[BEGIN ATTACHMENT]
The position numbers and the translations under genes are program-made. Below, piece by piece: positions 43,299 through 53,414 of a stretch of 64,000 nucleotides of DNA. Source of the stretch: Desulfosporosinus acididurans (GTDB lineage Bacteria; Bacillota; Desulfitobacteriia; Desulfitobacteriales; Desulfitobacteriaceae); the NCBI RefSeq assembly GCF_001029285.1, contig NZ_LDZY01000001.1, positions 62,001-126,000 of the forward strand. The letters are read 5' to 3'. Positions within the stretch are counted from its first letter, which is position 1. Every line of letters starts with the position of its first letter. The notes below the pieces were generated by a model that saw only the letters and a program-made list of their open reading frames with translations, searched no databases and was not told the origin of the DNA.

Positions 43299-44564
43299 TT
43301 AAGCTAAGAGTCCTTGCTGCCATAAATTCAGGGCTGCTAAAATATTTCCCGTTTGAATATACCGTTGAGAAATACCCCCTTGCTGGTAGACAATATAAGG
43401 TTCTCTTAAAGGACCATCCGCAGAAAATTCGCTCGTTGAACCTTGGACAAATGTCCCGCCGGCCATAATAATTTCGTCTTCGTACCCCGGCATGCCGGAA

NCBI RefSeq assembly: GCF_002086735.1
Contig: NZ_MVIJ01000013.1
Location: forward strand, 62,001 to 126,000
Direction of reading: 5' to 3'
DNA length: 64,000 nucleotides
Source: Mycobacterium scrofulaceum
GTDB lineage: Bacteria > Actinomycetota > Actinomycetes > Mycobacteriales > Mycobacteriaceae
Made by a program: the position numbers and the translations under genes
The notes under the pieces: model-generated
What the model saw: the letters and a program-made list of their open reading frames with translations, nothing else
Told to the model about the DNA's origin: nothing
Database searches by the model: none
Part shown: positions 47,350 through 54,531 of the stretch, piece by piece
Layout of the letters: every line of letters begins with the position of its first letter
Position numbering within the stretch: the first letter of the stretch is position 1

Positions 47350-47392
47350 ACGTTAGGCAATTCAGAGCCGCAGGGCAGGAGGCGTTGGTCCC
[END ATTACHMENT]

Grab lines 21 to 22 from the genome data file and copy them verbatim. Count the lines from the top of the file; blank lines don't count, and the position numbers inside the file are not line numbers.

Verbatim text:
Positions 47350-47392
47350 ACGTTAGGCAATTCAGAGCCGCAGGGCAGGAGGCGTTGGTCCC